“I looked into some of those things, but Ana’s skin is kind of sensitive, so I was careful about what I used—we used a Guerlain lipstick that was similar to what Marilyn had used, and we used the Max Factor powder [she used] as well. But it was more important to recreate it in things that we could control a little bit better—trying to figure out the lighting, and trying to create a really beautiful reflective quality.” Monroe used Vaseline as a makeup base for her signature dewy look, but Kerwin opted for TikTok’s favorite foundation, Charlotte Tilbury’s Flawless Filter ($46), to be easier on de Armas’ skin. “I just knew it was the right one as soon as we put it on.”
De Armas had a total of five wigs she wore throughout filming, ranging from Norma Jean red to almost pure white. “Because I was working with wigs and not a natural head of hair, it would have been difficult to incorporate some of the authentic practices into those styles,” says McIntosh. “Although I will say, the wigs were always washed and wet set with rollers, so that’s kind of an old school practice. I very rarely used curling irons and stuff, only when I needed to do quick changes on set, would I use a modern iron.”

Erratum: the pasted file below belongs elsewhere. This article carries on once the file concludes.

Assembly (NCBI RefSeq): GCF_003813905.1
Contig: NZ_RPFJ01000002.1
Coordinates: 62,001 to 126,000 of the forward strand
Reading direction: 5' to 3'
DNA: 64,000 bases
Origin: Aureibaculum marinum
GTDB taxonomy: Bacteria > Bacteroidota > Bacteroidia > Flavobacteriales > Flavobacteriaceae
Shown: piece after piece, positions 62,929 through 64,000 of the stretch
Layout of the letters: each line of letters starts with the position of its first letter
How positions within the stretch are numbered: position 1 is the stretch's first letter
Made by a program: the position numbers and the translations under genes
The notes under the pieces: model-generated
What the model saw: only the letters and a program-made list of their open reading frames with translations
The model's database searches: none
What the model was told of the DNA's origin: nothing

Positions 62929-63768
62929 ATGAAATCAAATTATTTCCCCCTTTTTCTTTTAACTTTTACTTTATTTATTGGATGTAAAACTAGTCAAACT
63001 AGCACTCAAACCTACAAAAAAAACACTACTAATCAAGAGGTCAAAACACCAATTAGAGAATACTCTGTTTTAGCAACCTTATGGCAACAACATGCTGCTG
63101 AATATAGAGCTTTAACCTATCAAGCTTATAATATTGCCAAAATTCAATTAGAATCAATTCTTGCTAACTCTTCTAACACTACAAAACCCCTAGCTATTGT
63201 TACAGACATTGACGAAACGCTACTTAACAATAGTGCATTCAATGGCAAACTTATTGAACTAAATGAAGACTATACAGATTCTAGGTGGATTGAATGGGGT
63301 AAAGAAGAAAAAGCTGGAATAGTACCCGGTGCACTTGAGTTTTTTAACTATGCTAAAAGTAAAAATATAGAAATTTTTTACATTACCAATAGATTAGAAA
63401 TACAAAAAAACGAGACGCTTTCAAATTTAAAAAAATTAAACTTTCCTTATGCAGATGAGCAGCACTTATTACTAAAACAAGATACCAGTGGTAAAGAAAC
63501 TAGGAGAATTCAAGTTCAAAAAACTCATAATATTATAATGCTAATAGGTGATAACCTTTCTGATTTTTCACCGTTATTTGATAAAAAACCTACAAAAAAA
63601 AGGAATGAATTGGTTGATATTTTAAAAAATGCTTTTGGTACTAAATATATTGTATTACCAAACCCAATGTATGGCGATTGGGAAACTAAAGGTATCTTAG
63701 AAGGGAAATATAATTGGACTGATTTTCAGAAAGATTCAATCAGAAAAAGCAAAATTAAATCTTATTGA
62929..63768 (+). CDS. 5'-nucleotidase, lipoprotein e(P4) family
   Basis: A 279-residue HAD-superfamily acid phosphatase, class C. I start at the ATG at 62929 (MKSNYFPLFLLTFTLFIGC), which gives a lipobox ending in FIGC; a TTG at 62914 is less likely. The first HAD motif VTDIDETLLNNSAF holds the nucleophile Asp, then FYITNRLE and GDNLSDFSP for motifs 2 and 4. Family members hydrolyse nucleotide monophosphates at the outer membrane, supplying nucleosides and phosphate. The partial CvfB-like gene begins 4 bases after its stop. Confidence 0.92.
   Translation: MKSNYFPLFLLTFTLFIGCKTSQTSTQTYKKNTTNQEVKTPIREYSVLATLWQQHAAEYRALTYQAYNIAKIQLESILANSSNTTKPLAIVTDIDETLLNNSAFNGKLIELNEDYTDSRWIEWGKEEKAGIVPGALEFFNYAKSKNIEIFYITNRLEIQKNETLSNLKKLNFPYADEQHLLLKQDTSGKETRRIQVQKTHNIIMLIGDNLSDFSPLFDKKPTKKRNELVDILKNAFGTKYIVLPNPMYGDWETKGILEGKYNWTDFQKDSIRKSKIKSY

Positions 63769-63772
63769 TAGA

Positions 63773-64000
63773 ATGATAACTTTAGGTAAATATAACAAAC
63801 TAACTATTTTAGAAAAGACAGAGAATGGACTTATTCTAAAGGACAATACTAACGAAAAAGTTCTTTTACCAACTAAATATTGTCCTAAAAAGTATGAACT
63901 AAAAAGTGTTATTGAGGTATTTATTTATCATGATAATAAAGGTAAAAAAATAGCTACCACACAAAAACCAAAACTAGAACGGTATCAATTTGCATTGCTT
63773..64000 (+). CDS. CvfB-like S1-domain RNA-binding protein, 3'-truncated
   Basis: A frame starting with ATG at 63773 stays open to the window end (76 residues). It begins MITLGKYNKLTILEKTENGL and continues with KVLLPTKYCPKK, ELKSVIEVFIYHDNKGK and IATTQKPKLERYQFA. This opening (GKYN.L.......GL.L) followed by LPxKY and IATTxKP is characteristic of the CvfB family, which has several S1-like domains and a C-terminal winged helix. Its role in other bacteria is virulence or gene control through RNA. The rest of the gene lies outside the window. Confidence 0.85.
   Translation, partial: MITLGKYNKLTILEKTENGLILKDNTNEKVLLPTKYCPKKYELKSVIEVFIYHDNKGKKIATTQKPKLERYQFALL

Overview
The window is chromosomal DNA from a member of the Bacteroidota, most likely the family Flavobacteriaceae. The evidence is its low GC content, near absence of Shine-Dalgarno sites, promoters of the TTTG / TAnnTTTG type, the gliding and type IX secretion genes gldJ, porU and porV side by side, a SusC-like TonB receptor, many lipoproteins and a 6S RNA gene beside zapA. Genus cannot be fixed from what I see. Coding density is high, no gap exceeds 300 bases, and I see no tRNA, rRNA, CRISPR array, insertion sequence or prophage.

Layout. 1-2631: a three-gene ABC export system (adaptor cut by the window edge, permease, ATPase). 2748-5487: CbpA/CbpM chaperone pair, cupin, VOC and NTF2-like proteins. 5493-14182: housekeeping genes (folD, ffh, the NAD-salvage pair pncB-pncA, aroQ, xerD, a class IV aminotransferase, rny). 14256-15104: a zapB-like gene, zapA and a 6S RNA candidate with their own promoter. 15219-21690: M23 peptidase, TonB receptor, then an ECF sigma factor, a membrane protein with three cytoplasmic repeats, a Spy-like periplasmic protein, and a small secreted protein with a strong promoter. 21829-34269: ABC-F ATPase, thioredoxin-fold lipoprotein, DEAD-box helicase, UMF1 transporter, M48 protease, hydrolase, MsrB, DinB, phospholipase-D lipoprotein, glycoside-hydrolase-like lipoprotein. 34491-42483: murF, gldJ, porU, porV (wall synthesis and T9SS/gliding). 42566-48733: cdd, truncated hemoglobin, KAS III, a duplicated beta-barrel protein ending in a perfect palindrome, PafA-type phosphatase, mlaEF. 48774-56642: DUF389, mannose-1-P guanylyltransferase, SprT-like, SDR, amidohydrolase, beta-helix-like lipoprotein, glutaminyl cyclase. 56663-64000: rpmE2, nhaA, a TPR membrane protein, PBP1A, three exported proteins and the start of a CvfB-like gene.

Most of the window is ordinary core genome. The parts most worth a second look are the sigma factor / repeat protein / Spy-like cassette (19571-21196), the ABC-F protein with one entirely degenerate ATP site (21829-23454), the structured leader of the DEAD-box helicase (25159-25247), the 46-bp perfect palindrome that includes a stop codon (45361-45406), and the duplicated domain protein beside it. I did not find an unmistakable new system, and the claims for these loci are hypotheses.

De Armas only wore three prosthetics during the whole shoot, all on her forehead to conceal her natural dark hairline under her light wig. “We basically did a partial prosthetic bald cap every morning,” says Kerwin. But when it came to the actual shape of De Arma’s face, “it was all contour or weighing down her eyes a bit with lashes to change the look of her eyes. But no prosthetics on her face. Just contour and lots of lashes.” In total, it took the team about three hours per day to transform De Armas into Marilyn.